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We’re optimistic about this year’s municipal bond market. Here’s why.
Investors can find higher income at lower prices
There’s a lot going for the municipal market as we head into 2023. Higher starting yields mean more income for investors. This income could help mitigate the potential negative impact of any future rate hikes. And investors are earning this higher income at very attractive prices (valuation). Spreads were incredibly narrow at the beginning of 2022 — meaning munis were relatively expensive. Following the broad market sell-off, spreads widened, and yields are now significantly higher than at the beginning of 2022. Investors can earn attractive tax-equivalent yields — at levels not seen in years and, in some cases, at deeply discounted prices.
Technicals are favorable, with demand outpacing supply
The current supply/demand imbalance benefits municipal bond investors. Higher interest rates have pushed up the cost of issuance. As a result, supply has declined 20% year to date. We expect a combination of seasonality and political dynamics will work to keep supply low as we head into 2023. The months around the end and beginning of a year are frequently low supply months. Following midterm votes, newly elected officials are typically less likely to start their terms with heavy new issuance activity. On the demand side, as we approach the end of the Fed’s tightening cycle, investors are becoming more comfortable jumping back into the market. We believe it makes sense to do this sooner rather than later as the market can move quickly and, with limited supply, it’s going to become harder to get invested.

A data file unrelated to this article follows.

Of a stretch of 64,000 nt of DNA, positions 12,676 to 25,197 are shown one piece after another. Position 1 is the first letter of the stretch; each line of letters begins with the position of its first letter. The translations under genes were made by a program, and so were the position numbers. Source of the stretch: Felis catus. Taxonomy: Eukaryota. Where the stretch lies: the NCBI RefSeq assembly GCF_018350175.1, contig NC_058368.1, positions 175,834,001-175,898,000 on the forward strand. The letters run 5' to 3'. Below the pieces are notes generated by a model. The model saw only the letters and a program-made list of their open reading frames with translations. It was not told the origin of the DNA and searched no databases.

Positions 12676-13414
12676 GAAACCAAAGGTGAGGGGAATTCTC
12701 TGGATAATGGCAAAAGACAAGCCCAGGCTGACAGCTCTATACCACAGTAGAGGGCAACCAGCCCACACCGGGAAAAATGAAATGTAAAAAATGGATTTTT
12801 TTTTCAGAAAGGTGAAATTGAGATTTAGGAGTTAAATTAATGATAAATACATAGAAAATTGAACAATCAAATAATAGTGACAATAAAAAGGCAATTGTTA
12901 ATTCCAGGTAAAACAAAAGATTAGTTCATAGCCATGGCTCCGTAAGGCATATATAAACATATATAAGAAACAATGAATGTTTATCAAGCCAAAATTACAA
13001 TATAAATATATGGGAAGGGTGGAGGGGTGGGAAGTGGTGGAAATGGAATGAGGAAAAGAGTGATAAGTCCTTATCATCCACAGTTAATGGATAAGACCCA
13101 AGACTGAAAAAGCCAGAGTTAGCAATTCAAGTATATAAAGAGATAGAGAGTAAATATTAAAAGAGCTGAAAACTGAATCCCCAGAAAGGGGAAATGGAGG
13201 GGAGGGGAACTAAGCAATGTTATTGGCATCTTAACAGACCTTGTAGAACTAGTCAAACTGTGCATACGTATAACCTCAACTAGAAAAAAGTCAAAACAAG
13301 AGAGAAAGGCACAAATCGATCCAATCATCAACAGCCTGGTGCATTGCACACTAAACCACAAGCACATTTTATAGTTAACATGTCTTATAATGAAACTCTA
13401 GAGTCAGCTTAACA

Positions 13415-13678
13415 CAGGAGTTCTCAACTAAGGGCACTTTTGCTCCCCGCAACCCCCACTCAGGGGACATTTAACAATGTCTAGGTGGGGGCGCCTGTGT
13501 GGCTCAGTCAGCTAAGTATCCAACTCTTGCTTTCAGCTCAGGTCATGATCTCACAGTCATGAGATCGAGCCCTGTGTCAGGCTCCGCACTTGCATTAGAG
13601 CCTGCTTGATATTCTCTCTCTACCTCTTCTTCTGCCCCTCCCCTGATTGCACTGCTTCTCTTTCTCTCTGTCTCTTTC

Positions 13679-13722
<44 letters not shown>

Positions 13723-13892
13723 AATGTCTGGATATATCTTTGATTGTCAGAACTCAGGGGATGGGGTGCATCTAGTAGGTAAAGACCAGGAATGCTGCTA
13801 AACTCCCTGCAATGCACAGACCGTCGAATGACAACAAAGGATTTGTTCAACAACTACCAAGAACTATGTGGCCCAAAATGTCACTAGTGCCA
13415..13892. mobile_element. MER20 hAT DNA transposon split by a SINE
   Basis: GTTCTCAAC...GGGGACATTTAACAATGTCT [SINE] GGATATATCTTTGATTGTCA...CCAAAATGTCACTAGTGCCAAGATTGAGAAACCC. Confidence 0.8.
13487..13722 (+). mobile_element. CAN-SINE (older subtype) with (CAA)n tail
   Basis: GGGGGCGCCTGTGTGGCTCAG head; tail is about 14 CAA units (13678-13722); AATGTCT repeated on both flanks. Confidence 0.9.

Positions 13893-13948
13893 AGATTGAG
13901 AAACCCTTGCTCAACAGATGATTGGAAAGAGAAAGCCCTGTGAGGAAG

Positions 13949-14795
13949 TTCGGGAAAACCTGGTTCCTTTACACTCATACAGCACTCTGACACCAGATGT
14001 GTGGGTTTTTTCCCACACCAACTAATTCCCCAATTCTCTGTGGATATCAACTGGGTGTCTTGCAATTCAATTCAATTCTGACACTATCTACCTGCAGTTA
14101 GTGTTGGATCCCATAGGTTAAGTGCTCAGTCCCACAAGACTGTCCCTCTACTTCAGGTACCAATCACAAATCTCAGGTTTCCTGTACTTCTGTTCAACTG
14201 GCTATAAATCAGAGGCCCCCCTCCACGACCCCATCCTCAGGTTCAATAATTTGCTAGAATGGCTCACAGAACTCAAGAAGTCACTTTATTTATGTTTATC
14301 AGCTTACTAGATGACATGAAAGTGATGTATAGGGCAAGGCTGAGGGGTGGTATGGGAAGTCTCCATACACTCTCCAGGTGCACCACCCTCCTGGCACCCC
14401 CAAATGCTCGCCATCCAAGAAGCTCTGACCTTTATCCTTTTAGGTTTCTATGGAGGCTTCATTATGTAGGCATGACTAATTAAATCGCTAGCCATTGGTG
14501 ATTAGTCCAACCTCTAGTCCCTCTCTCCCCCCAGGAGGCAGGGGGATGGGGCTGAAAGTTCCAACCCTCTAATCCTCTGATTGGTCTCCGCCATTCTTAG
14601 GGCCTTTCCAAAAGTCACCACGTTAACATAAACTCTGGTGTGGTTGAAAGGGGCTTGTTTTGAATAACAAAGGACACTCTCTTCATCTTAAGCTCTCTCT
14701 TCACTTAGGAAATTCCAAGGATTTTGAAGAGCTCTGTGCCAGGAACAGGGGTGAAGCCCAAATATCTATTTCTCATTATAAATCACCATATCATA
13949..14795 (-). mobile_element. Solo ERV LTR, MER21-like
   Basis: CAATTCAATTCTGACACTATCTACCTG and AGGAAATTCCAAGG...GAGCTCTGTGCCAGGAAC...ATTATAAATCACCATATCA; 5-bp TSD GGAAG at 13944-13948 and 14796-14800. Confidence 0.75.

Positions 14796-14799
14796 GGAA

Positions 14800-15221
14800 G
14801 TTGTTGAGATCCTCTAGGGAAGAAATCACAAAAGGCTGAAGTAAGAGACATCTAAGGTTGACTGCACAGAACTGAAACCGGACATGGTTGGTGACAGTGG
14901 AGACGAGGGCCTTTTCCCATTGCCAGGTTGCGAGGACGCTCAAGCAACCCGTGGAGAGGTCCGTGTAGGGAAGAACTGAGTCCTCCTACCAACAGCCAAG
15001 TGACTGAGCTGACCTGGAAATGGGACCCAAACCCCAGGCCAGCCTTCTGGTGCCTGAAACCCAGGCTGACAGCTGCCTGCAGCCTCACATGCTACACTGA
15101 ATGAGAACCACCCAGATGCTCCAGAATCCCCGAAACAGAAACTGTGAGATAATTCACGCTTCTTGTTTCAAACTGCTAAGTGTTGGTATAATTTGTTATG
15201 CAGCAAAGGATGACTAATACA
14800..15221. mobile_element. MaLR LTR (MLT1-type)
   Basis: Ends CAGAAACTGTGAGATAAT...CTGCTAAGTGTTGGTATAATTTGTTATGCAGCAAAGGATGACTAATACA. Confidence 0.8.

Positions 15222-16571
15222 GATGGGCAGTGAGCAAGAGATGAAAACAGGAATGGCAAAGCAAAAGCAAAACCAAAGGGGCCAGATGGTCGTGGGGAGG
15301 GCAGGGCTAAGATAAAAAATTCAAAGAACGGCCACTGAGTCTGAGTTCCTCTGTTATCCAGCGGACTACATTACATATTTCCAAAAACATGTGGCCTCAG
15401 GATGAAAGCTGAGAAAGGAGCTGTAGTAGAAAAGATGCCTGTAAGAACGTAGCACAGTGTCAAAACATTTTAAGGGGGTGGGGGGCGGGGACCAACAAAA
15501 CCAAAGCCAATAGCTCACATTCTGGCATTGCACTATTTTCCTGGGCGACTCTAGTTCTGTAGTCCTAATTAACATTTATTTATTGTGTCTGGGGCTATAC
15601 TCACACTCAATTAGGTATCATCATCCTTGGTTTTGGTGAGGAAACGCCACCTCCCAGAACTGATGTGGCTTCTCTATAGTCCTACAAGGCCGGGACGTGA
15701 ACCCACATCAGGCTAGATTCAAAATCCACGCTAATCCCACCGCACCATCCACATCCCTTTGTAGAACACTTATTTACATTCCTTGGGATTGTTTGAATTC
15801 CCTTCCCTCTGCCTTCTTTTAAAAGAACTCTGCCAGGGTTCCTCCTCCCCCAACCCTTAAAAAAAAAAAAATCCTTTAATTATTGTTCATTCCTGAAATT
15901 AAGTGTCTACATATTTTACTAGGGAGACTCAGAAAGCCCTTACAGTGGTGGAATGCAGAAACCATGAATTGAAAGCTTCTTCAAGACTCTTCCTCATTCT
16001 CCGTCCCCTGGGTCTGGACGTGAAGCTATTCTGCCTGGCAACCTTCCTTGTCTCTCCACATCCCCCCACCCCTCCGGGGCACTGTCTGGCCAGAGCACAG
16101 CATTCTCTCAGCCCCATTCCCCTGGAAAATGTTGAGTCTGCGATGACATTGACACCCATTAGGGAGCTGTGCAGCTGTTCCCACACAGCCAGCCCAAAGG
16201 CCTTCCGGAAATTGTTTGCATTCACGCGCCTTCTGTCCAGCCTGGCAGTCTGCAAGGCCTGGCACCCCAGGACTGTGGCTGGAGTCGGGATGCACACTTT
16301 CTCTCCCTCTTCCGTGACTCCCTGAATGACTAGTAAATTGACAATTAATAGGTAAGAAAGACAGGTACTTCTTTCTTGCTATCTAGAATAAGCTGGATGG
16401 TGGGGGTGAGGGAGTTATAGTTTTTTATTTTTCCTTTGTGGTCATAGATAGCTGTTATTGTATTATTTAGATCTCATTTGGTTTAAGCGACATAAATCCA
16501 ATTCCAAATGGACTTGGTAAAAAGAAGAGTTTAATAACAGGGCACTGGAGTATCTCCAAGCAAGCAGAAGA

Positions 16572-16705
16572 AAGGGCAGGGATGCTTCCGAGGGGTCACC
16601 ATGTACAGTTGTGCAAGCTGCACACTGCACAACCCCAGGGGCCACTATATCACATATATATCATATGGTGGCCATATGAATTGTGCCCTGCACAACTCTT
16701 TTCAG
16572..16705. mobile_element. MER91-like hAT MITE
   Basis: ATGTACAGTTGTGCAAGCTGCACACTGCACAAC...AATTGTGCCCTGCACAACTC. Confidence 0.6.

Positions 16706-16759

Strong fundamentals mean munis better positioned to weather an economic slowdown
A potential economic slowdown in 2023 is less likely to significantly impact the municipal market as fundamentals remain solid. Pandemic-related fiscal stimulus has propped up local and state balance sheets and credit quality. Moreover, because municipals are considered a high-quality asset class with low default rates, they typically outperform other asset classes in a recession. However, in the case of a deeper recession, certain sectors will be more at risk — like those with weakened issuers that have not received stimulus aid or do not have yields to support them. Lower rated high-yield credits will also likely be more at risk than traditional higher quality munis. In a recessionary environment, a higher quality bias and credit selection will be important. Quality in this case, means not only AAA or AA rated general obligation bonds, but also higher quality issuers within certain sectors.
We see attractive opportunities across the municipal market, particularly in longer duration bonds
Buying opportunities exist across the municipal market — especially in those areas that sold off the most in 2022, such as longer term bonds with a lower coupon structure. From a sector perspective, this includes toll roads, hospitals and airports. These bonds sold off more broadly than state and local issuance which typically has a shorter maturity or higher quality bias. Longer duration munis are expected to benefit from a flattening of the yield curve during a recession or slowing economy. That should drive their outperformance relative to their shorter counterparts.